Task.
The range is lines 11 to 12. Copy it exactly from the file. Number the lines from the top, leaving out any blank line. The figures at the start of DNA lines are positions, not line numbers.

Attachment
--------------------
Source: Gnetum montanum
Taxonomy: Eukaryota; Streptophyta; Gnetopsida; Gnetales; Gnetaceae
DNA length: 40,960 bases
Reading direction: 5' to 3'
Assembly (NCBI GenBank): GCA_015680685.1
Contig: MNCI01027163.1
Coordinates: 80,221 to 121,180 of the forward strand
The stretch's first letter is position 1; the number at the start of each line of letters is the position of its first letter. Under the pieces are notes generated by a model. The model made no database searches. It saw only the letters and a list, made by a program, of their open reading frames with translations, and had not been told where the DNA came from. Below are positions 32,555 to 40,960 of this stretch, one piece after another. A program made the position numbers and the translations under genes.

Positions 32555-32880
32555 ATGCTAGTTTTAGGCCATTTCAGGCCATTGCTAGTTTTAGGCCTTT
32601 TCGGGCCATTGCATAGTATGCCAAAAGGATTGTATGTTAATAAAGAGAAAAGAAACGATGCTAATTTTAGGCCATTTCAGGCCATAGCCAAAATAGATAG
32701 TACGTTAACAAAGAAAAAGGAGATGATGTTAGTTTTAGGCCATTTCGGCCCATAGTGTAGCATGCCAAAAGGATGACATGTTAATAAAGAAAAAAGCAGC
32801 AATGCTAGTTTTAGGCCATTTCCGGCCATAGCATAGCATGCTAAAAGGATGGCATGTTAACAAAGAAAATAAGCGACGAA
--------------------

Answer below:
32601 TCGGGCCATTGCATAGTATGCCAAAAGGATTGTATGTTAATAAAGAGAAAAGAAACGATGCTAATTTTAGGCCATTTCAGGCCATAGCCAAAATAGATAG
32701 TACGTTAACAAAGAAAAAGGAGATGATGTTAGTTTTAGGCCATTTCGGCCCATAGTGTAGCATGCCAAAAGGATGACATGTTAATAAAGAAAAAAGCAGC